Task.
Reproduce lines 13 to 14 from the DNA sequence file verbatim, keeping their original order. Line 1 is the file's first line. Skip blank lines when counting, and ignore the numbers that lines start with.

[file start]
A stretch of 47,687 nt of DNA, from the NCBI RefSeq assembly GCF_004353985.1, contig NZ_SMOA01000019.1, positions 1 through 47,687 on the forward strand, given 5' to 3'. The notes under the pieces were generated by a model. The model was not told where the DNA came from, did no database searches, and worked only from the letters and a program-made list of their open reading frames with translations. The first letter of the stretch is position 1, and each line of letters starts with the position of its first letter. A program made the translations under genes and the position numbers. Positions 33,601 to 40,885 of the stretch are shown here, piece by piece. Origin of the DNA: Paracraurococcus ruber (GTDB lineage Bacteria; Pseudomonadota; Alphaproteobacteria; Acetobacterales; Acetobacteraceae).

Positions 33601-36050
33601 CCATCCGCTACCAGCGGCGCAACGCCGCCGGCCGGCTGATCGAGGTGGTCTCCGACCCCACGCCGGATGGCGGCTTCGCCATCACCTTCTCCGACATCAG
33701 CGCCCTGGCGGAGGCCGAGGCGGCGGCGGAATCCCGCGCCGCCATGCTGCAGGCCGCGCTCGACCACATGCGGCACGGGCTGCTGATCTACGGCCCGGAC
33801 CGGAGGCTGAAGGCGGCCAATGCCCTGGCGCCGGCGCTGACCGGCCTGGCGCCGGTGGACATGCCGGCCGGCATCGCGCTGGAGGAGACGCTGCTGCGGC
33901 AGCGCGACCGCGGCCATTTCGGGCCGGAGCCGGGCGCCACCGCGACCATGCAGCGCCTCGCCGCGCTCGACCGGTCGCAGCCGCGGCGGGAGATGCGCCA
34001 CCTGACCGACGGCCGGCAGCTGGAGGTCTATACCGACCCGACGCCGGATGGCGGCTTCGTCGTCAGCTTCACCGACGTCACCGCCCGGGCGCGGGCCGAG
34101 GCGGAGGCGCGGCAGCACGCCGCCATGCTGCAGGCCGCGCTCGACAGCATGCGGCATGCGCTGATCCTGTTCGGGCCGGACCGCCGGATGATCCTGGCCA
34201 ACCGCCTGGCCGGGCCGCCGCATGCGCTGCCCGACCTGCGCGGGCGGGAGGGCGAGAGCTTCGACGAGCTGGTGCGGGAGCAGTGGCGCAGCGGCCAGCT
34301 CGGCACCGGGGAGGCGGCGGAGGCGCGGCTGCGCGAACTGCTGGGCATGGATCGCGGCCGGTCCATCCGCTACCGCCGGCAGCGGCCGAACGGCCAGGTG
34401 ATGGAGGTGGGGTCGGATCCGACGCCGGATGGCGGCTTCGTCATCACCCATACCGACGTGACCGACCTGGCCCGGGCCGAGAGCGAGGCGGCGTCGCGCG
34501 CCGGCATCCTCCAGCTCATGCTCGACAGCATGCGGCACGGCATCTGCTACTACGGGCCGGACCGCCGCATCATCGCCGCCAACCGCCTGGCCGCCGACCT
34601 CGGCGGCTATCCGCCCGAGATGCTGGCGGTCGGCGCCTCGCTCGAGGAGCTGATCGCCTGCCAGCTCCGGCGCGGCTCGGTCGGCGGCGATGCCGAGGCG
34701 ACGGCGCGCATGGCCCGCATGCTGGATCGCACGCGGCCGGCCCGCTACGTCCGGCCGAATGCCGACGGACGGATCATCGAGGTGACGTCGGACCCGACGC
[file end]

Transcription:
34601 CGGCGGCTATCCGCCCGAGATGCTGGCGGTCGGCGCCTCGCTCGAGGAGCTGATCGCCTGCCAGCTCCGGCGCGGCTCGGTCGGCGGCGATGCCGAGGCG
34701 ACGGCGCGCATGGCCCGCATGCTGGATCGCACGCGGCCGGCCCGCTACGTCCGGCCGAATGCCGACGGACGGATCATCGAGGTGACGTCGGACCCGACGC